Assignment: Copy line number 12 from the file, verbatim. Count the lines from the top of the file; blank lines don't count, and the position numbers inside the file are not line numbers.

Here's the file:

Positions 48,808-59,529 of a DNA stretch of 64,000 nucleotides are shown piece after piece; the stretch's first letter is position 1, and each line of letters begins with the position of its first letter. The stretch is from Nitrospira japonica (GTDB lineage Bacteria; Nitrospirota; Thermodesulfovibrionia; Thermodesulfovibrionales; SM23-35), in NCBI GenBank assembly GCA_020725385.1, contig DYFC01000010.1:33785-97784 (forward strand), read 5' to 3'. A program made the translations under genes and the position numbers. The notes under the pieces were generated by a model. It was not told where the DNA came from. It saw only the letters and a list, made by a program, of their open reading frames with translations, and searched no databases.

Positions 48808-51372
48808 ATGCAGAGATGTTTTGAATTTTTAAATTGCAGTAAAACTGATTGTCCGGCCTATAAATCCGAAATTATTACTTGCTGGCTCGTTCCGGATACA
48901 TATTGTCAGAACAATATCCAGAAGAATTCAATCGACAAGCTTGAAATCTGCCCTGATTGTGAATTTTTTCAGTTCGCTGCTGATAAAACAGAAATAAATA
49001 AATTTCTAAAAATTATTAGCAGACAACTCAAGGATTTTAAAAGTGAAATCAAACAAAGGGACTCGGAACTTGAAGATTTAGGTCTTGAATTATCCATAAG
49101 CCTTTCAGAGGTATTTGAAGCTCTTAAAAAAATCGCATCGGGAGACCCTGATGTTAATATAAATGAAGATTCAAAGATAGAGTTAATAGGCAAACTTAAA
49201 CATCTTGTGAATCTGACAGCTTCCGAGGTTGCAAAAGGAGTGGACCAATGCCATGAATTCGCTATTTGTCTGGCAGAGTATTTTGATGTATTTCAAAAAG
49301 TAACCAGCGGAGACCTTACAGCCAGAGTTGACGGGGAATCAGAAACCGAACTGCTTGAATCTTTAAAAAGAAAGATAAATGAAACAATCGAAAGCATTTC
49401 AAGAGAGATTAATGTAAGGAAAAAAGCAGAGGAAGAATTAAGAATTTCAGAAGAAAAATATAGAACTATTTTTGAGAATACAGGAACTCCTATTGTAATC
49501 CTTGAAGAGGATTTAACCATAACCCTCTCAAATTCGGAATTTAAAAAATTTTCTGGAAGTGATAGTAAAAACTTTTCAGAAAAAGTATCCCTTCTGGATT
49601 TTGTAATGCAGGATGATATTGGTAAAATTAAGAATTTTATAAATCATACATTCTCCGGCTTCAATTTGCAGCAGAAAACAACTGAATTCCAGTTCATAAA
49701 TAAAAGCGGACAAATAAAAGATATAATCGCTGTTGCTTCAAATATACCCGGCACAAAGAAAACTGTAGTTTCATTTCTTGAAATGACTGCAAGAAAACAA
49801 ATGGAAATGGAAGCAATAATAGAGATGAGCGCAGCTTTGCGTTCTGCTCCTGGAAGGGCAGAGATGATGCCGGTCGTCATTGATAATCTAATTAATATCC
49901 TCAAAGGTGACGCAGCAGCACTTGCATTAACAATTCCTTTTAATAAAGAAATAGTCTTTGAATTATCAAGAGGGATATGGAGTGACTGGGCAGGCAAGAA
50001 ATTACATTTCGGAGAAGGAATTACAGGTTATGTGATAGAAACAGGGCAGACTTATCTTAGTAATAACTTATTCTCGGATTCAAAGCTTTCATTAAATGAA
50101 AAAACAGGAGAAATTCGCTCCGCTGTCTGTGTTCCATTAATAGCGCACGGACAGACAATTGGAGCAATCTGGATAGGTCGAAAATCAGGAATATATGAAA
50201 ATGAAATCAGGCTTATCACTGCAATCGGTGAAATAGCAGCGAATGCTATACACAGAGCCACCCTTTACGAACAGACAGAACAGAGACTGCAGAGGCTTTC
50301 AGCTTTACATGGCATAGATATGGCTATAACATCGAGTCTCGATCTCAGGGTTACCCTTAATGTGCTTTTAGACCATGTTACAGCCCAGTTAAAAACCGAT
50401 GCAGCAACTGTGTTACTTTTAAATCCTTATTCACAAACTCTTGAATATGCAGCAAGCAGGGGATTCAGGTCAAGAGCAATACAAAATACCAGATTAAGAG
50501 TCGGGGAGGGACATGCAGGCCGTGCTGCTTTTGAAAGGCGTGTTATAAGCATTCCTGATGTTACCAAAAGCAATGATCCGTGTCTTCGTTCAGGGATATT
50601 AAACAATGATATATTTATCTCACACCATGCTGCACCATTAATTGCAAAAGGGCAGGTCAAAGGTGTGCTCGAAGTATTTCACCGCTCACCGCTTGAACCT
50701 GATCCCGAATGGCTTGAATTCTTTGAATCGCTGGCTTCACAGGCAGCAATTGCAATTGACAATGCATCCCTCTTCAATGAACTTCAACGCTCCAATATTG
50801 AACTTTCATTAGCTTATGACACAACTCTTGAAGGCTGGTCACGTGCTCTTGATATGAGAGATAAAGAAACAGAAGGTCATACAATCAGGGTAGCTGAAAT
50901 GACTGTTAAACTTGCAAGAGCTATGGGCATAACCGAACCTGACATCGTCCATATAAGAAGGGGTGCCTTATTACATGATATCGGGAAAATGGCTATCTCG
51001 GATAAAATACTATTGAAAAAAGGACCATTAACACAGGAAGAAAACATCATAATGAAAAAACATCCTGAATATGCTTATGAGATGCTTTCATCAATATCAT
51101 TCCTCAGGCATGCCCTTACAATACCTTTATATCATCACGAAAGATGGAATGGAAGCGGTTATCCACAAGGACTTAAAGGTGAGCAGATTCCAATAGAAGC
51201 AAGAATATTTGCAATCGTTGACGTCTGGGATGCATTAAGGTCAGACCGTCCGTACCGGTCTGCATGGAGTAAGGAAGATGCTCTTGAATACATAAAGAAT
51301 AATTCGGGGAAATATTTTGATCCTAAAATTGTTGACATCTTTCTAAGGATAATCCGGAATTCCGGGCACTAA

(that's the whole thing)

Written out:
49701 TAAAAGCGGACAAATAAAAGATATAATCGCTGTTGCTTCAAATATACCCGGCACAAAGAAAACTGTAGTTTCATTTCTTGAAATGACTGCAAGAAAACAA